The answer is: Any day now — probably by the weekend — and for about three weeks, depending on the weather. And dont worry, they’ll be spectacular.
And of course the question is: When, and for how long, will the University of Washington’s cherry trees reach their full, beautiful bloom?
Every year at this time, as winter grudgingly gives way to a blustery, wet Northwest spring, attention turns to the 31 Yoshino cherry trees lining the Quad. When they bloom they create a canopy of soft pink that attracts tourists, picnickers, loyal alumni, swoony sweethearts and just about every wedding photographer in the state.
Cherry blossom enthusiasts plan vacations to Seattle from across the country and abroad to be here when the blooms are at their fullest. But when exactly that takes place is, of course, subject to the whims of ever-changeable Northwest weather.
Few know this as well as Linda Hanlon, manager of the UW Information and Visitors Center on the ground floor of Odegaard Undergraduate Library. Hanlon is pretty much ground zero for cherry blossom inquiries and fields questions phoned in, emailed and posted on her office’s Facebook page.
That Facebook page also has a daily stream of blossom photos and updates. “Like” the page to follow the progress of the blooms. The UW has a Pinterest site as well — visit online to see cherry blossom photos and upload your own, as well as on News and Information’s Community Photos page.
As campus arborist, Sara Shores is also on the front lines for cherry questions, and has answers ready.
“The third week in March. It’s almost always spring break,” said Shores. “They bloom for about three weeks. A gardener told me the colder it is the longer the blooms last.” She said that, historically, “We usually can at least get two weekends when they are in full bloom.”
The Quad is not the only UW location for cherry blossoms. The UW’s online Brockman Memorial Tree Tour shows Kwansan cherry trees along Rainier Vista near Stevens Way and Hisakura cherry Trees just off Red Square among the 480-some varieties of trees on campus.
The Quad’s Yoshino Cherry trees were purchased and planted at Washington Park Arboretum in or around 1939. They were brought to the UW campus proper in the early 1960s when State Route 520 was built.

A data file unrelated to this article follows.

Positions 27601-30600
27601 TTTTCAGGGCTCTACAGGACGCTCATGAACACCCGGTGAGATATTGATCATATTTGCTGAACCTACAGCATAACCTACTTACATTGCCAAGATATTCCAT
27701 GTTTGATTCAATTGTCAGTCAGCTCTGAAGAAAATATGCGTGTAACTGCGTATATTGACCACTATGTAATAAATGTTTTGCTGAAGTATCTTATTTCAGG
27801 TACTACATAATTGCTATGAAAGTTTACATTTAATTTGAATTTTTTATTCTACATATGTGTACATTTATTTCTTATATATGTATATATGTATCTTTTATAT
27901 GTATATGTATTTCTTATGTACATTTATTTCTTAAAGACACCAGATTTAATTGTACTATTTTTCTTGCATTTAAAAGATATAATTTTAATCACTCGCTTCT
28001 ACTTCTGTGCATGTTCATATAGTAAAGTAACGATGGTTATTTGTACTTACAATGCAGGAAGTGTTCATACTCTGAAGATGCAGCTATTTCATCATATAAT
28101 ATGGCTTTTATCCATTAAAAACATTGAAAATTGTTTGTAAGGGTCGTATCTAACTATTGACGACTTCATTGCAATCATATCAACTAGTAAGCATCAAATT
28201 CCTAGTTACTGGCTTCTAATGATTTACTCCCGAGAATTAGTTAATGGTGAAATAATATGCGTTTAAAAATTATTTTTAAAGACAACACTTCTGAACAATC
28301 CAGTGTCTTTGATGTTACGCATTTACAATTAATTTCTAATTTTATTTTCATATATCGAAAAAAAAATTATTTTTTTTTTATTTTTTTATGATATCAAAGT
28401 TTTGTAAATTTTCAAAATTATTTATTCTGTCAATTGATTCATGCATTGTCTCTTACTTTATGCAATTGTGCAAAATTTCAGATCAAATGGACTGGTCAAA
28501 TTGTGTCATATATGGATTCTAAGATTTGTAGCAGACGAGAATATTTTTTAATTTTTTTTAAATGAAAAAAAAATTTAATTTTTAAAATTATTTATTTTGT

After questions about the timing of blooms come inquiries about the health of the trees. Are they OK? Do they need replacing?
“They’re healthy and growing,” Shores said. “They still look fantastic and are blooming fantastically. They have typical problems every fruit tree has — they get brown rot and cherry bark tortix but we had good control with a spray about three years ago.”
Still, nothing lasts forever, and replacements will ultimately be needed. Shores said, “They’re healthy, but their life expectancy is 60 to 100 years and they’re getting to a very mature phase of their life.”
Shores said based on the trunk sizes — documentation here is incomplete — that only two trees have been replaced, and neither of those in the last 10 years.
Kristine Kenney, UW landscape architect, said it was her predecessor, Bill Talley, who determined the trees were in danger of decline and had them grafted for future replacement.
Those replacement trees growing at a nursery in Mount Vernon, about an hour to the north (an area that knows about bloom timing because of its popular annual Tulip Festival.) The UW Class of 1959 raised money and created an endowment to pay for tree replacements, and members of that class remain interested and involved in the process.
“The grafted cherries being grown in Mount Vernon are doing well,” Shores said. “We were planning on replacing the trees as they declined. These trees (luckily) have not been declining as quickly as anticipated.” In the meantime, she said, new root grafts may need to be done, “as the original replacements may become too large to transplant.”
Shores, not only arborist but also clearly a fan of the blossoms, offered a tip that all the callers, emailers and Facebook-posters seeking blossom beauty might want to follow.
“I see the trees during the week, but it’s really fantastic to see them on a weekend, when it’s like a park and everybody’s happy … Come on by on a weekend and spend some time. It really is enchanting.”
When their two- to three-week run has ended, the Yoshino cherry tree blossoms will drop in flurries and decorate the Quad grounds for days afterward — a gentle and fitting end to the annual display.
And then? Springtime — we hope.